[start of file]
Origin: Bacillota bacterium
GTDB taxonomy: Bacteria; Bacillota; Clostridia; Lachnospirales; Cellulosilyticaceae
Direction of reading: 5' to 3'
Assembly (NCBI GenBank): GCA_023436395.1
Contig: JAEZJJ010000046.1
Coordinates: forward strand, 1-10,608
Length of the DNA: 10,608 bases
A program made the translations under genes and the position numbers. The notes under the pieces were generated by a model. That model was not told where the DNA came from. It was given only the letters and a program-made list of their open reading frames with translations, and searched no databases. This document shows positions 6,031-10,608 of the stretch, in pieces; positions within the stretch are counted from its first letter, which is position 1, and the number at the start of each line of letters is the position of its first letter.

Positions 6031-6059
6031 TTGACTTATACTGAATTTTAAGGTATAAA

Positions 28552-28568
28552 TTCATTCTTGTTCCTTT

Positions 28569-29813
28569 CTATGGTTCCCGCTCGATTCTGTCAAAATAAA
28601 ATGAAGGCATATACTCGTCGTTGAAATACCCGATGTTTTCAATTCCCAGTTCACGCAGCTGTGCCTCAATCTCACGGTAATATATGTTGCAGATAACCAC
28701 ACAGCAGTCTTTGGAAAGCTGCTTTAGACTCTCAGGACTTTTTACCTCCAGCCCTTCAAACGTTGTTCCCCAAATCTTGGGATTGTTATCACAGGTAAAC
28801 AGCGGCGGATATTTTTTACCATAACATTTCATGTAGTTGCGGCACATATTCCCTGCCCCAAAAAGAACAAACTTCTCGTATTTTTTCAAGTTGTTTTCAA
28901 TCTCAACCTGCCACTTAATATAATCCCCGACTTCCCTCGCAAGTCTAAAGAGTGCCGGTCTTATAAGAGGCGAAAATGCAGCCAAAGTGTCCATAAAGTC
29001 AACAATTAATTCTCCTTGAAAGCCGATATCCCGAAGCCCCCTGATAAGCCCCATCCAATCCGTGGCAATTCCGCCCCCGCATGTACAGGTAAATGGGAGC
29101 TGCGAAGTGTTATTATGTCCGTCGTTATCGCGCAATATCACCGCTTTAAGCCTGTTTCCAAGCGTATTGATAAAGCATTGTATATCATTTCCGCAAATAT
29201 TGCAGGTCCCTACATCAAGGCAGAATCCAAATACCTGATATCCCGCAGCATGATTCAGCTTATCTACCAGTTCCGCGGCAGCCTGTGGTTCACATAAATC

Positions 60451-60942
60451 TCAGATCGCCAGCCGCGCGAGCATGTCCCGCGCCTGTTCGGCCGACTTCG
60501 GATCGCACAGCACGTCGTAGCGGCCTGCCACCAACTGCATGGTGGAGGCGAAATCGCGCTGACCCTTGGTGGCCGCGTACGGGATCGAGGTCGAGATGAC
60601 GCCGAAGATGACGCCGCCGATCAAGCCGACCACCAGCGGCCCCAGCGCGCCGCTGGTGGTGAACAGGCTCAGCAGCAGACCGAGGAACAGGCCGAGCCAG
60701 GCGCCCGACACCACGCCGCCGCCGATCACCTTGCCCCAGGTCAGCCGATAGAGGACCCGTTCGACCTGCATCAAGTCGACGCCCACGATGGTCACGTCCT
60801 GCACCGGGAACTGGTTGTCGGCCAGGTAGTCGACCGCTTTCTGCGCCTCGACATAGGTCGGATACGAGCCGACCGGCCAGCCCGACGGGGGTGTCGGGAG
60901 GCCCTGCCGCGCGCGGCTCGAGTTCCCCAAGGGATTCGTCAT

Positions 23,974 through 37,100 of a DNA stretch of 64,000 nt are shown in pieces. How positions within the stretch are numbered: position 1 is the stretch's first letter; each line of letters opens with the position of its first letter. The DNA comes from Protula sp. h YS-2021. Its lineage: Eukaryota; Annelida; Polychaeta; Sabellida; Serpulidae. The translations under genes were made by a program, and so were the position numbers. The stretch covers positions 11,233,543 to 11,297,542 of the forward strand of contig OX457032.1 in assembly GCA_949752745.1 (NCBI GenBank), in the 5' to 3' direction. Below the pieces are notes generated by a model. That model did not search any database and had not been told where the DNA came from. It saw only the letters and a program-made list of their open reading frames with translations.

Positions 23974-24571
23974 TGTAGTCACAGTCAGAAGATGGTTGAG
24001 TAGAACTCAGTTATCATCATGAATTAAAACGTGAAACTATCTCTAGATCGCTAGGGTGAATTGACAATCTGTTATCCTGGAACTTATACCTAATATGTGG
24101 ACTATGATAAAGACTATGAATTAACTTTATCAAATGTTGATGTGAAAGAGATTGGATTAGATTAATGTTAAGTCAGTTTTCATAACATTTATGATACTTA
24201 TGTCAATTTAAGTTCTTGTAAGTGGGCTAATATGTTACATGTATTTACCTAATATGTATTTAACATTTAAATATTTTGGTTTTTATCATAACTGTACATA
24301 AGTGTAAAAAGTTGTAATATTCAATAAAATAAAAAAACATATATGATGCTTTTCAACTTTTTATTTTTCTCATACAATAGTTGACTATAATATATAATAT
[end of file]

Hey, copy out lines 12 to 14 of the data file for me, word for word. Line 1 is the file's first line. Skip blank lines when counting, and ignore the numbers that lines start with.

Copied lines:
28552 TTCATTCTTGTTCCTTT

Positions 28569-29813
28569 CTATGGTTCCCGCTCGATTCTGTCAAAATAAA